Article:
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The left- and right-hand configuration of the sinker EDM units allows the machines to face the front while the robot is stationed in the middle.
A look behind one of the automated cells reveals the tidy, accessible arrangement of utilities serving each machine tool. The large pipes running against the wall are connected to a centralized dielectric fluid system.
On forging dies for a PM part, hard milling has replaced much of the machining once done by EDM. However, wire EDM is routinely used for a large opening in the lower die.
Tom Mullen, president of TNT EDM, holds an aluminum clutch housing on which internal and external splines are produced by EDM. The electrode in his other hand is one used to produce the internal splines. This long-running job is ideal for untended production on the automated CNC sinker cells.
Although the shop’s layout is entirely functional and carefully engineered, high construction standards give it an attractive yet professional appearance.
Almost everyone who visits TNT EDM, a job shop in Plymouth, Michigan, remarks about its unusual décor. With natural wood trim around the doorways, polished granite flooring in hallways, concealed lighting and wainscoted walls, this 40-person shop has the ambience of an office suite for a brokerage firm or design studio. Yet the 60,000-square feet of manufacturing space at TNT is home to more than four dozen EDM (electrical discharge machining) units, both wire and CNC sinker, and an almost equal number of CNC milling machines and machining centers. The “professional” atmosphere created by the décor simply reflects the shop’s serious devotion to high quality, high precision machining.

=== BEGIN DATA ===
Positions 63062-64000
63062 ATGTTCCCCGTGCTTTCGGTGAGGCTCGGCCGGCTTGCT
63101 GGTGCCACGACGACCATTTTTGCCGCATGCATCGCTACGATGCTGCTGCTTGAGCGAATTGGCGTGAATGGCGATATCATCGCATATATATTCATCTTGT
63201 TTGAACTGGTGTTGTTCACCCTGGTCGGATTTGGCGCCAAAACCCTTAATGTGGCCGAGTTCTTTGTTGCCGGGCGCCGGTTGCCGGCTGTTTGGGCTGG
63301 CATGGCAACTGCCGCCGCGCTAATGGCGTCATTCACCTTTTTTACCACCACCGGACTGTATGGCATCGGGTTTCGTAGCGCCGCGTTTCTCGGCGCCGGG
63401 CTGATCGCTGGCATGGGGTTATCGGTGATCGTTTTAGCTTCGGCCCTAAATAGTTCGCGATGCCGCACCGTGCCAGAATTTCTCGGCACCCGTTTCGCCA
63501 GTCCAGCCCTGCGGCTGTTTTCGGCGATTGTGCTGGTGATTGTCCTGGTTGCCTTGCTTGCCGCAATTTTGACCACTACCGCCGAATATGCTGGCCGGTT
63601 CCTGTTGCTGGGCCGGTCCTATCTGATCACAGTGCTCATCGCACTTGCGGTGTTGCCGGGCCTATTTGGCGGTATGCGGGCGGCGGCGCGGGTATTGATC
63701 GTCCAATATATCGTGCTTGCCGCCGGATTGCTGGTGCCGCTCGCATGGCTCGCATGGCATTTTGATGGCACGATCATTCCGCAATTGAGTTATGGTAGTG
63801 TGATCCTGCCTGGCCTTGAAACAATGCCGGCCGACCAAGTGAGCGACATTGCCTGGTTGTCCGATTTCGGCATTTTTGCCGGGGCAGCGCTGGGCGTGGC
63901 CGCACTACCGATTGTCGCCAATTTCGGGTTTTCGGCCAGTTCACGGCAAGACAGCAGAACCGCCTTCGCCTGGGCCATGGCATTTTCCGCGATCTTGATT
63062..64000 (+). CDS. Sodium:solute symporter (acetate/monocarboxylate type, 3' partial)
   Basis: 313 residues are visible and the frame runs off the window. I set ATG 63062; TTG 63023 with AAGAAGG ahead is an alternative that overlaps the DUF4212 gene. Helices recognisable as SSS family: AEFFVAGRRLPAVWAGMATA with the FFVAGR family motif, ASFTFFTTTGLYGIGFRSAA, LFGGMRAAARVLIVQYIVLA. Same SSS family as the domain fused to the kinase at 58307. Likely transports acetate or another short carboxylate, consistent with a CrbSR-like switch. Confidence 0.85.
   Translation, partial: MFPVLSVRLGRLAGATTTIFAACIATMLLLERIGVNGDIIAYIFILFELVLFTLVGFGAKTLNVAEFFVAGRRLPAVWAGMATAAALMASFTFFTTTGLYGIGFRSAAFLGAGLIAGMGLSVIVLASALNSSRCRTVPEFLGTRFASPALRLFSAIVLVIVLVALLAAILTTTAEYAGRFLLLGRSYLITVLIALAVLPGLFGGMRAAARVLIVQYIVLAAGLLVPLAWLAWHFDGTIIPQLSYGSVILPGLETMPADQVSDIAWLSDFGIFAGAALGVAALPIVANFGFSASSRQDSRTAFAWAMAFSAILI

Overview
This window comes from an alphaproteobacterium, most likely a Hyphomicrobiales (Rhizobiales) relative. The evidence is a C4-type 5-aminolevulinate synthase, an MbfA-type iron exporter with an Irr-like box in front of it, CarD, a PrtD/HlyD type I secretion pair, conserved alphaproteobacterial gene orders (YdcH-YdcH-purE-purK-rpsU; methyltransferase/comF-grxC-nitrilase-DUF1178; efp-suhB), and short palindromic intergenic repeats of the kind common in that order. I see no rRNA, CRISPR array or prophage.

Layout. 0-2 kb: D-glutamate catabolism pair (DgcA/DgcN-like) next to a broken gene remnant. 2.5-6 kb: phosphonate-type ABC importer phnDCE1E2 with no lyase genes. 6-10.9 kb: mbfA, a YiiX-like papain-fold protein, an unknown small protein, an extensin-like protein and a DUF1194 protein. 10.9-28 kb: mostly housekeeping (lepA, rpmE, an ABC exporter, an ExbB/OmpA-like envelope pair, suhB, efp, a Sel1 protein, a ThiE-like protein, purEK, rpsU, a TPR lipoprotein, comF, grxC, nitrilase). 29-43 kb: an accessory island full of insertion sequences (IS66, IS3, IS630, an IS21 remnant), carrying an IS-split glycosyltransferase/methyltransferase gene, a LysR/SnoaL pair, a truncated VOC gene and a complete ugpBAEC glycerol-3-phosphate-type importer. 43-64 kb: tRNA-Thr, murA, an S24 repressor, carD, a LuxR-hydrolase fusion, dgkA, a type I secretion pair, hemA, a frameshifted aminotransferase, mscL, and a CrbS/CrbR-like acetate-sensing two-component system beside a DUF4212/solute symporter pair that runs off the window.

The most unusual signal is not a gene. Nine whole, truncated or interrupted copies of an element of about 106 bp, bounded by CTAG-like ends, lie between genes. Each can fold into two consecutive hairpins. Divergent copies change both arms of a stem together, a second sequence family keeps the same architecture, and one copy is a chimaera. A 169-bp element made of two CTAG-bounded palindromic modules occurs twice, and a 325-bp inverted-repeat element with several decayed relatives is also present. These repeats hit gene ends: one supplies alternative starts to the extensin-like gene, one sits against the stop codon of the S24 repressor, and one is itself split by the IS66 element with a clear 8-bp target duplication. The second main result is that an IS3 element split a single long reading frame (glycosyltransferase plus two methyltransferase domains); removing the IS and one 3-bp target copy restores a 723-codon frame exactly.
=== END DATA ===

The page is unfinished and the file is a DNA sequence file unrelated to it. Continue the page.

TNT’s newest automated machining cells typify this distinctive combination of advanced technology and artful style. All seven of these cells consist of two machine tools served by a single robot and carrousel. Three of the cells are for CNC sinker EDM; two are for wire EDM; and two are for milling graphite electrodes. At first glance, the arrangement of these cells seems very typical of many roboticized cells installed in shops around the country since the 1990s, especially in progressive mold shops.
A closer look at these cells reveals some important refinements. These refinements enhance each cell’s capacity for extended periods of untended running, economical yet efficient operation and ease of servicing and maintenance. In most cases, one person per shift is assigned to each group of cells, making labor a minimal part of the cost of production on these cells. This is obviously a competitive advantage in today’s global marketplace.
Competition with other shops, however, is not the point. It is “competition” with the shop’s own growing use of hard milling as an alternative and complement to EDM that is the issue. Although TNT was founded strictly as an EDM shop largely devoted to plastic injection molds, the shop began moving into other applications in the late 1990s. Hard milling capability has been the main driving force behind this new strategic direction.
“EDM is still extremely important to us,” explains company founder and president Tom Mullen. “Although hard milling represents our new growth area, work that involves hard milling very often involves EDM.” The more hard milling the shop does, the more important highly efficient, highly economical EDM becomes, he explains. Thanks in part to the engineering of the automated EDM cells, these cells complement and support the shop’s operations in hard milling.
Against The Wall
All of TNT’s automated cells are set up so that the machine tools stand close to the wall, with their fronts facing the interior of the manufacturing bay in which they are located. In each cell, one robot and its integrated carrousel are positioned between a pair of machines. The robot loads and unloads either machine from the closest side. Thus, the operator has complete access to the unobstructed worktables or worktanks of the machines.